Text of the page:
Monday April 21, 2014
What we do
Service to the membership is the UTE’s prime reason to exist. Our union provides a wide range of services, available to each and every member, wherever they may work.
The Standing Bargaining Committee is responsible for calling for and collecting bargaining demands from the locals and the UTE Labour Relations Officers. The Committee must compile the bargaining demands and propose a program of demands, which is submitted to the PSAC. This program is submitted to the National Bargaining Committee.
The National Bargaining Committee selects, modifies, writes or composes bargaining demands using the demands obtained from the Standing Bargaining Committee / locals and the UTE Labour Relations Officers. The Committee prioritizes all bargaining demands and submits them to the PSAC Collective Bargaining Branch within the established time frame. These bargaining demands are the UTE’s official demands.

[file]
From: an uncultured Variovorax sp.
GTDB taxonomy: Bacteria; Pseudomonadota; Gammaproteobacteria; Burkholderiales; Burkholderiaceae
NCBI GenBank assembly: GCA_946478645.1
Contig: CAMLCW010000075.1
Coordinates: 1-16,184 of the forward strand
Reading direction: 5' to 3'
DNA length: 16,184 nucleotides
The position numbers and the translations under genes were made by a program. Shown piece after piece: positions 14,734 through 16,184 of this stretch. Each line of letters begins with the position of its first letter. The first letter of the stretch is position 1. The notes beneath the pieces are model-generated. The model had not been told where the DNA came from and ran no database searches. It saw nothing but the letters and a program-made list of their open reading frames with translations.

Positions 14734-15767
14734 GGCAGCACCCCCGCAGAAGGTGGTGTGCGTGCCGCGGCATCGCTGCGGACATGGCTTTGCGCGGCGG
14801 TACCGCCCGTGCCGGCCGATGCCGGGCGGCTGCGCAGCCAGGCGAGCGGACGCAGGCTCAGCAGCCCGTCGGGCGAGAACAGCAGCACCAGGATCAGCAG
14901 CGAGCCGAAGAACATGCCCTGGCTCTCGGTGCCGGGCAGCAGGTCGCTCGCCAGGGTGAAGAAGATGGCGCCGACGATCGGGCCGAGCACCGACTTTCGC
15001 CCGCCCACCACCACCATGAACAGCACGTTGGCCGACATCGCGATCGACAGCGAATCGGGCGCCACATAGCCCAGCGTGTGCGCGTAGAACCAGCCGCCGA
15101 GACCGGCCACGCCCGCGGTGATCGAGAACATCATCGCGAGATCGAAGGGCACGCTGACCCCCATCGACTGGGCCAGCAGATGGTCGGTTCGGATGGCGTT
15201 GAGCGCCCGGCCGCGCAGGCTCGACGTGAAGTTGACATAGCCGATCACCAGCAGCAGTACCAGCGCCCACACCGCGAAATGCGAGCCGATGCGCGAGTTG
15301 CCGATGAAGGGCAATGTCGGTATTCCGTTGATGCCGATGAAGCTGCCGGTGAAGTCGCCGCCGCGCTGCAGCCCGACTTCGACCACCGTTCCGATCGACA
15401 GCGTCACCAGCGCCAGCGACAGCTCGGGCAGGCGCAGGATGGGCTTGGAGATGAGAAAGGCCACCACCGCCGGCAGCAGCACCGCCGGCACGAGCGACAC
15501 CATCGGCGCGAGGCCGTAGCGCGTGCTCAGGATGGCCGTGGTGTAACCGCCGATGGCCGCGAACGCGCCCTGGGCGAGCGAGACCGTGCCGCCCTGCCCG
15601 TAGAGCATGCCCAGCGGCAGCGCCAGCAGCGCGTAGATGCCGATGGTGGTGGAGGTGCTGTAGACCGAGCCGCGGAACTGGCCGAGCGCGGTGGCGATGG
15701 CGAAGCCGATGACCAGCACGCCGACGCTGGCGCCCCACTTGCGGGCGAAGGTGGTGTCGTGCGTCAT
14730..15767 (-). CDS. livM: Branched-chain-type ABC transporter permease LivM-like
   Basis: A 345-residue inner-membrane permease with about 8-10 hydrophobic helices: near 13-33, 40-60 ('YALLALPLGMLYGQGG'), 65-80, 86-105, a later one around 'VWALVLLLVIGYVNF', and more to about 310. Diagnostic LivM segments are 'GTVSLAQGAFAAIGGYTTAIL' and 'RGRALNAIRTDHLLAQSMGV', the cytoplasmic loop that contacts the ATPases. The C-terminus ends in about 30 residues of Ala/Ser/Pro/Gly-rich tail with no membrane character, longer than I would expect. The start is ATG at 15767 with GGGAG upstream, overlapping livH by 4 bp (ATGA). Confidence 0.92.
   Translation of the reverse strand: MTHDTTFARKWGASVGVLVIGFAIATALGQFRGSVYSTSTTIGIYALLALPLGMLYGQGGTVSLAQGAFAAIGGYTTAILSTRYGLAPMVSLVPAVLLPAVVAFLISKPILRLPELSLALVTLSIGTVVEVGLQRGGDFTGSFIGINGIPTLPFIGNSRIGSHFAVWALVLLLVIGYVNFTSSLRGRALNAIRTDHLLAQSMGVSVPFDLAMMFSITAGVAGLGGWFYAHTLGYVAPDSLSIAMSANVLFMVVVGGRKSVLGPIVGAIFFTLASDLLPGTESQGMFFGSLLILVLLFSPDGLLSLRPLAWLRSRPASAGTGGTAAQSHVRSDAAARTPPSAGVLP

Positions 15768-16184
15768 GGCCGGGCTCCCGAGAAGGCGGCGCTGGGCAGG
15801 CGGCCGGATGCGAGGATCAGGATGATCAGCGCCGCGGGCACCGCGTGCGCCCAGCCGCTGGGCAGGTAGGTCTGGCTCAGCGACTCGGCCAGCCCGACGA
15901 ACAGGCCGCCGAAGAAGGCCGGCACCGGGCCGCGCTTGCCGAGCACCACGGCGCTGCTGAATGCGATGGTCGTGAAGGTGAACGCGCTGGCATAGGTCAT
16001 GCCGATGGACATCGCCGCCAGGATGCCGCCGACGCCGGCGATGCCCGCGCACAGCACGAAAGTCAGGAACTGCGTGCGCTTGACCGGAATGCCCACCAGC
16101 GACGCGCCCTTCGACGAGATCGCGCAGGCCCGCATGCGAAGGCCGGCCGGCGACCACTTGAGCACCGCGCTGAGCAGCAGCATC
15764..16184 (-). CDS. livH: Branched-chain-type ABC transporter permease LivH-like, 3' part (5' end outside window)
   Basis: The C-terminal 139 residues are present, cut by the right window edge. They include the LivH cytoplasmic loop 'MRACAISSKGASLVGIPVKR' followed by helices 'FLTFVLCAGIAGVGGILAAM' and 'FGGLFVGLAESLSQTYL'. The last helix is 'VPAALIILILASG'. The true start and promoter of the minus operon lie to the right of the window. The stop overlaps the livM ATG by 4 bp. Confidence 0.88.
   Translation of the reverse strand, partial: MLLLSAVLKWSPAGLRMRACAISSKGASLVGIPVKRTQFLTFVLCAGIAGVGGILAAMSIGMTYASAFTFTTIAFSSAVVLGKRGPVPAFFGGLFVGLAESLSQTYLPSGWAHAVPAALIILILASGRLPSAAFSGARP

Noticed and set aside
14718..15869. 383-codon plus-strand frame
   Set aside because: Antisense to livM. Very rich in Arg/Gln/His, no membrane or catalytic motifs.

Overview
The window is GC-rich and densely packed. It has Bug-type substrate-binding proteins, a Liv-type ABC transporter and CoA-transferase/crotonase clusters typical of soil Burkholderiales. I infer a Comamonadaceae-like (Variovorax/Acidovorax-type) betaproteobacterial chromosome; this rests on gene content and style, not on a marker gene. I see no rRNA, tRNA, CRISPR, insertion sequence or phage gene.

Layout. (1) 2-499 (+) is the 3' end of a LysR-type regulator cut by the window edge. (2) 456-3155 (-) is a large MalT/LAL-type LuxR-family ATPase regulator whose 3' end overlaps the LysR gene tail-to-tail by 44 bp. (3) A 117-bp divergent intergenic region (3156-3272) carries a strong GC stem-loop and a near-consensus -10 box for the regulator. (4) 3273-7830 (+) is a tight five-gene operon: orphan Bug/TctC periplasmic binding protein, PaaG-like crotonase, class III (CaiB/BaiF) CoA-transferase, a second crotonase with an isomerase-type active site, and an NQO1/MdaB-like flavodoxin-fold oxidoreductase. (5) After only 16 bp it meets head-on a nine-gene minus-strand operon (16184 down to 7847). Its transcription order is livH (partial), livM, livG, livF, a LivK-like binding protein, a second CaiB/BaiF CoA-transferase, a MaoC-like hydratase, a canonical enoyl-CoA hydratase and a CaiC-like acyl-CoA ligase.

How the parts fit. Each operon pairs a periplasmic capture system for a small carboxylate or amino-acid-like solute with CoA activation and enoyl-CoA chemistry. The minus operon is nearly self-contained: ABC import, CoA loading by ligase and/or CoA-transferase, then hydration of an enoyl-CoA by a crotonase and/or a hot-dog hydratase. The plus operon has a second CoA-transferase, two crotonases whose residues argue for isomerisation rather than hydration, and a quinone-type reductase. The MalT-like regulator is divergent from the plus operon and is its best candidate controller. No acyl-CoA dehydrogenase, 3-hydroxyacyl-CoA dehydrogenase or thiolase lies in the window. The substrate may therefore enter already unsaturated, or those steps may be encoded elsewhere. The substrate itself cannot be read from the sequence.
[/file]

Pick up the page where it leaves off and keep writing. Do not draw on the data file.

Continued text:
The National President and 2nd National Vice-president sit on the National Strategy Committee with several key people from the PSAC to synchronize all strategies, actions and support that the bargaining team needs for achieving the bargaining objectives.
Bargaining is a long, arduous process, yet the UTE is in favour of meetings that continue until there is agreement. Bargaining objectives include salary increases in addition to important interests such as job security and improving and/or maintaining working conditions previously gained in the collective agreement.
Day to Day Activities
There are thirteen (13) standing committees: Bargaining, By-laws, Staffing, Technological Change, Health and Safety, Equal Opportunities, Employees Assistance Program, Finance, Honours and Awards, Workforce Adjustment, Harassment, Communications and Political Action. They deal with issues of ongoing importance to UTE members. Members of these committees attend meetings with the employer, monitor compliance with our contract, and support the training and education of our members.